I was SHOCKED by how sharp, clear, and resolved all of the fine detail was in the image. The first thing I noticed was that all of talk of "LCOS softness" didn't apply to this machine. When we pulled up the menu each pixel could easily be seen defined on the screen from about 3 feet away with perfect convergence and crystal-clear definition. Moving 5 feet back and beyond the pixels melded into a symphany of solidity that, as those of you who have these PJs know, looks like a (high quality) projected film and not like a "digital" picture at all. Smooth, solid, color with perfect uniformity. I'd like to point out that IMO JVC's LCOS sharpness is like "real life sharpness". In real life you have crisp, clear, and unobscured edge-definition of the real objects that you're looking at. Yet you don't constantly feel that they are overly sharp. The LCD "sharpness" you hear about is because the added noise/SDE is in effect acting as a sort of edge-enhacment by amplifying edge transitions with a slight pixel-separation. The LCOS manages to create solid line transitions that aren't soft or obscured, but simply aren't edge-enhanced with SDE noise (yes, I know that DLP can do an even more realistic sharpness given its ability to do discrete on/off with adjacent pixels with no inter-pixel interaction). The sharpness and lack of SDE have allowed me to move closer to the screen again to enjoy my usual 1.3 scren-width distance which I feel is more immersive than 1.5.
Saturation was vibrant but not obviously over-punched, and I've seen a first-generation RS1 which I did think had ultra-saturated greens and reds. Color and contrast were incredible: lifelike, and the shadow-detail is so incredible that movies look like they never did before: I'm seeing detail and dimension in pictures I've NEVER known existed. It's like when you get a new pair of high resolution speakers and a top-performing d/a converter and suddenly your CD library opens up a whole new level of information that had been hidden, undiscovered in your favorite long-loved albums.
Oh and the blacks. The FPJ1 produces as close to "true black" as I need in a home-theater. When your eyes are adjusted from the bright image a fade to black looks "black" for a few seconds before your eyes are able to adjust and confirm the slightest hint of light output on the screen. But even then, it's blacker than anything I've seen outside of CRT... and MUCH blacker than any theatrical projection (film or digital) I've seen. It "feels like black" which is all I need.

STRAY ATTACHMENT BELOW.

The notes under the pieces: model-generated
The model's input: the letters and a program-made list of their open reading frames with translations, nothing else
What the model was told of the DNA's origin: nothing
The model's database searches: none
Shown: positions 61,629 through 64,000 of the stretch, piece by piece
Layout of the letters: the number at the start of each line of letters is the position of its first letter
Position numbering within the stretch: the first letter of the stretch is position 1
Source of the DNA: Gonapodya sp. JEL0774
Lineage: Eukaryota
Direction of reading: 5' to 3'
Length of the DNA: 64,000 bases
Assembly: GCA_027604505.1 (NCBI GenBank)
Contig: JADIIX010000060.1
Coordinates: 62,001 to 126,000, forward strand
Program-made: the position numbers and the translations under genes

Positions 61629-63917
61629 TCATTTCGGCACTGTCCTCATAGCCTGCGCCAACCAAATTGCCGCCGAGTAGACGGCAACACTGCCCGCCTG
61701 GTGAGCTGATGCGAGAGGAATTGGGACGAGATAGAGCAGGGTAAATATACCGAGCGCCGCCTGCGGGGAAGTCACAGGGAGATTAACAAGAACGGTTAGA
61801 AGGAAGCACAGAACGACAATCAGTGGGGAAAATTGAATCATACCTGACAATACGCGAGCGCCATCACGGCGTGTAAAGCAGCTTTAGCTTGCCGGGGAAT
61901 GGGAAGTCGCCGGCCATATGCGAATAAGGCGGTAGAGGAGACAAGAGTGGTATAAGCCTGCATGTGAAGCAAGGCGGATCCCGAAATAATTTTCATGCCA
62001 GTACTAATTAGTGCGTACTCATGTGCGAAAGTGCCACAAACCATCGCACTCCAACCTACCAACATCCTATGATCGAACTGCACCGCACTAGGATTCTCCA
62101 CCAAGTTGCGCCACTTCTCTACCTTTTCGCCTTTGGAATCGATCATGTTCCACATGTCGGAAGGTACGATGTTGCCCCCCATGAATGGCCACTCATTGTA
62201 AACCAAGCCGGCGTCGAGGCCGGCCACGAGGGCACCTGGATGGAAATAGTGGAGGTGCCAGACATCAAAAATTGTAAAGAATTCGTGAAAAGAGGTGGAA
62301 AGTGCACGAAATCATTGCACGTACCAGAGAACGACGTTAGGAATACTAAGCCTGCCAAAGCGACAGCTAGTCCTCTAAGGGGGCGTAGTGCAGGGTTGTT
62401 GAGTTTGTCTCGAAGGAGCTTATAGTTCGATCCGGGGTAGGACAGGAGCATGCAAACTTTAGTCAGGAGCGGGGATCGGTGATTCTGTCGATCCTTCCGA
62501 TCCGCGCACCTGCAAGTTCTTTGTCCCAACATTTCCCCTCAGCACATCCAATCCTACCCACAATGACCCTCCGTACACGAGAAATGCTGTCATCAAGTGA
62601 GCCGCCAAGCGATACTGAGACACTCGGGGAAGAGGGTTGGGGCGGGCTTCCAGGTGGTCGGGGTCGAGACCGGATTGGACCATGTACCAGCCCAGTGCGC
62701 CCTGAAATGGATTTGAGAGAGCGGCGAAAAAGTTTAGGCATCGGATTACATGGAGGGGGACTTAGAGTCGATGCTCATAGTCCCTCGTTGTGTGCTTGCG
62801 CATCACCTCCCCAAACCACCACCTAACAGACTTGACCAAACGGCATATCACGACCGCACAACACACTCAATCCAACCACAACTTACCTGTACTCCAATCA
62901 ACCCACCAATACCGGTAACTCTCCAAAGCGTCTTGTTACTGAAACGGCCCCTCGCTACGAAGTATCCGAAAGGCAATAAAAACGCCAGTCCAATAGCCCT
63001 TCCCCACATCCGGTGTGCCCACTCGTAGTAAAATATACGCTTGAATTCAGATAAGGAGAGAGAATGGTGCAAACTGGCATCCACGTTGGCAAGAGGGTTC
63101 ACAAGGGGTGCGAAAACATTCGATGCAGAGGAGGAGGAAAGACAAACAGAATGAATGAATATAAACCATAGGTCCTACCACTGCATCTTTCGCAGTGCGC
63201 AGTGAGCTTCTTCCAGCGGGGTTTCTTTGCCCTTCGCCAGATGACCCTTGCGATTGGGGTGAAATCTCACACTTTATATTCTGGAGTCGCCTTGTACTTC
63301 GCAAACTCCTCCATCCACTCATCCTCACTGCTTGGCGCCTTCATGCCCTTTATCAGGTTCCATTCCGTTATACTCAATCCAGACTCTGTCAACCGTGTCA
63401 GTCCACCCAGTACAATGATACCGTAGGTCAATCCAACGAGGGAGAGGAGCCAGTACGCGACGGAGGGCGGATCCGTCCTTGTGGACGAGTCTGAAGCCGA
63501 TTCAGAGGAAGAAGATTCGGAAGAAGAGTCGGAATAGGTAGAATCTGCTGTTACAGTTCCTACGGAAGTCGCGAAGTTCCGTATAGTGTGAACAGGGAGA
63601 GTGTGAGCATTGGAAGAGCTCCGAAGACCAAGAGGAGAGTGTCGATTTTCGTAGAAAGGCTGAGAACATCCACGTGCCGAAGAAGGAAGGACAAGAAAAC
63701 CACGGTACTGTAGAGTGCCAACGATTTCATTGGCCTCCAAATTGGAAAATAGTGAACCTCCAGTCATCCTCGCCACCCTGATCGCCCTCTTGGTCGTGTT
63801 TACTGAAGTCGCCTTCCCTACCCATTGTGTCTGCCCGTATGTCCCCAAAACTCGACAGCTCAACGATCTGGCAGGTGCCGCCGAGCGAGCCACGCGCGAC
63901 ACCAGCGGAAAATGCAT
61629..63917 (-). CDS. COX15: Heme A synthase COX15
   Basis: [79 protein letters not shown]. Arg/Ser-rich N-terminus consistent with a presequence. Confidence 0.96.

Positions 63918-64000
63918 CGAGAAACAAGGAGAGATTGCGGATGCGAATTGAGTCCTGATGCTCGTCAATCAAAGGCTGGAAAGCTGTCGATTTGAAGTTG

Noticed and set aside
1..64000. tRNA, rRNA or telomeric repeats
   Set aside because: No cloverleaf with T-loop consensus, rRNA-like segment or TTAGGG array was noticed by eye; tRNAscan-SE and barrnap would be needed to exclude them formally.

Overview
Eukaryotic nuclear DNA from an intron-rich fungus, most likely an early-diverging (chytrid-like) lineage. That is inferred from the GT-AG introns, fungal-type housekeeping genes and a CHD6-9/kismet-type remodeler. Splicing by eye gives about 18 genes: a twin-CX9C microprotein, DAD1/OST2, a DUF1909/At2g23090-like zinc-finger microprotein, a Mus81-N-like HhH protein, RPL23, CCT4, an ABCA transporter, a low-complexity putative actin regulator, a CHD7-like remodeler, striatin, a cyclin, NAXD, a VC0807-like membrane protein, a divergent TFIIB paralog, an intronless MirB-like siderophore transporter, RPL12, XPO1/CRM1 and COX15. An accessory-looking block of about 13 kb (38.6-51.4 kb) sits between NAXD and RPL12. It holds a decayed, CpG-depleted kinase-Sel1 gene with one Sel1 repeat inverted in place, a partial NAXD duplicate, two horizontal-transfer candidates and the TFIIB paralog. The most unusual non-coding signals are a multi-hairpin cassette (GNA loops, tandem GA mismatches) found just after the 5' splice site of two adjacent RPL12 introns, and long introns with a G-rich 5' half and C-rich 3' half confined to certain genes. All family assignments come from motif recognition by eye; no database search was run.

Is is really possible that outide of not being able to project 3D, that this machine can produce what I'd consider to be the "perfect" picture (by "perfect" I mean not lacking in any obvious way that compells me to seek improvement)? It's so strange to watch a movie and rather than think about what I'd like to be improved, instead to just be abosorbed into the visual feast. We watched UP as our inaugural film when I got home and mounted the PJ and the colors, details, image purity, and shawdow detail had to bee seen to be believed. I've seen this film twice in the theater, on LCD and Plasma screens, and twice on my HD2K. This was honestly the FIRST TIME I've ever really seen the artwork as it really exists: seeing details and color naunces that blew my mind. Even my partner, who had really lectured me for daring to spend so much on a PJ when I'm still paying off the new kitchen, kept saying over and over during the film "look at that color" and "look at that detail" and "I can't belive how much detail there is in those dark scenes". Our visiting guest kept commenting on the depth and sense of 3D space in the 2D image. Sigh.